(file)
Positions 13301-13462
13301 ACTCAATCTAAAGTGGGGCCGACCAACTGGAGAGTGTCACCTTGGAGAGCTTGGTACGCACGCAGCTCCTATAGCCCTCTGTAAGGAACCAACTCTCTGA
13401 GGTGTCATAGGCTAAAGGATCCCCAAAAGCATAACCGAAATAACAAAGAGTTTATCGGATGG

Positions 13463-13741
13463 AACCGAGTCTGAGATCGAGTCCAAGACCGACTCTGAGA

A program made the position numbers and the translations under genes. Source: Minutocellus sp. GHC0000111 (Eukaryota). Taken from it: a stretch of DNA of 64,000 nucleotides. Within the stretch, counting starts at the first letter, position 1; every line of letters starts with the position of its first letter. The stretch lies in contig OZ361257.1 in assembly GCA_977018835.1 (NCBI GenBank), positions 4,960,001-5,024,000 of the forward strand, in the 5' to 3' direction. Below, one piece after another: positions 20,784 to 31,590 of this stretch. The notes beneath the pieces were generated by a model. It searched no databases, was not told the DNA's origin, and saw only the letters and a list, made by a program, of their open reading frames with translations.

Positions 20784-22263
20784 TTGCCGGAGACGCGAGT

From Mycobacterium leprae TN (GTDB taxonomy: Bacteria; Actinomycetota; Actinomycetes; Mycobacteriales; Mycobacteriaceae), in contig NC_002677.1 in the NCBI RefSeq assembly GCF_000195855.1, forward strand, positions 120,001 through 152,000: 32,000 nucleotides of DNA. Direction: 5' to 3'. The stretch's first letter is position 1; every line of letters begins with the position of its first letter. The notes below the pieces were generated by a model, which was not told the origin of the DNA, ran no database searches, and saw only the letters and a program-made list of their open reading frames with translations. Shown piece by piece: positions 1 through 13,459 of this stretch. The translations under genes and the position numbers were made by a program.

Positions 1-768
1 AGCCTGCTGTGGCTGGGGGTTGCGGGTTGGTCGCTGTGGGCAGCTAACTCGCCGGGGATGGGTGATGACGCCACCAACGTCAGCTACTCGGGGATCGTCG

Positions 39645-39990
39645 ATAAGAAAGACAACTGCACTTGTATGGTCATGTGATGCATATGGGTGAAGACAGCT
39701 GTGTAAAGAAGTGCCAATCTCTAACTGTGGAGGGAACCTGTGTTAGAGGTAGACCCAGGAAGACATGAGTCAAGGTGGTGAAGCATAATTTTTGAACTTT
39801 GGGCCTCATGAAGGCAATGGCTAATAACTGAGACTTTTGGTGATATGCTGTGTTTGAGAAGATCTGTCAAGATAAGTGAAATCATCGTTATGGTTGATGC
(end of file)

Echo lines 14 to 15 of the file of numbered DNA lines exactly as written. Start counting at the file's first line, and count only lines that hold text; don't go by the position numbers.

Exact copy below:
39701 GTGTAAAGAAGTGCCAATCTCTAACTGTGGAGGGAACCTGTGTTAGAGGTAGACCCAGGAAGACATGAGTCAAGGTGGTGAAGCATAATTTTTGAACTTT
39801 GGGCCTCATGAAGGCAATGGCTAATAACTGAGACTTTTGGTGATATGCTGTGTTTGAGAAGATCTGTCAAGATAAGTGAAATCATCGTTATGGTTGATGC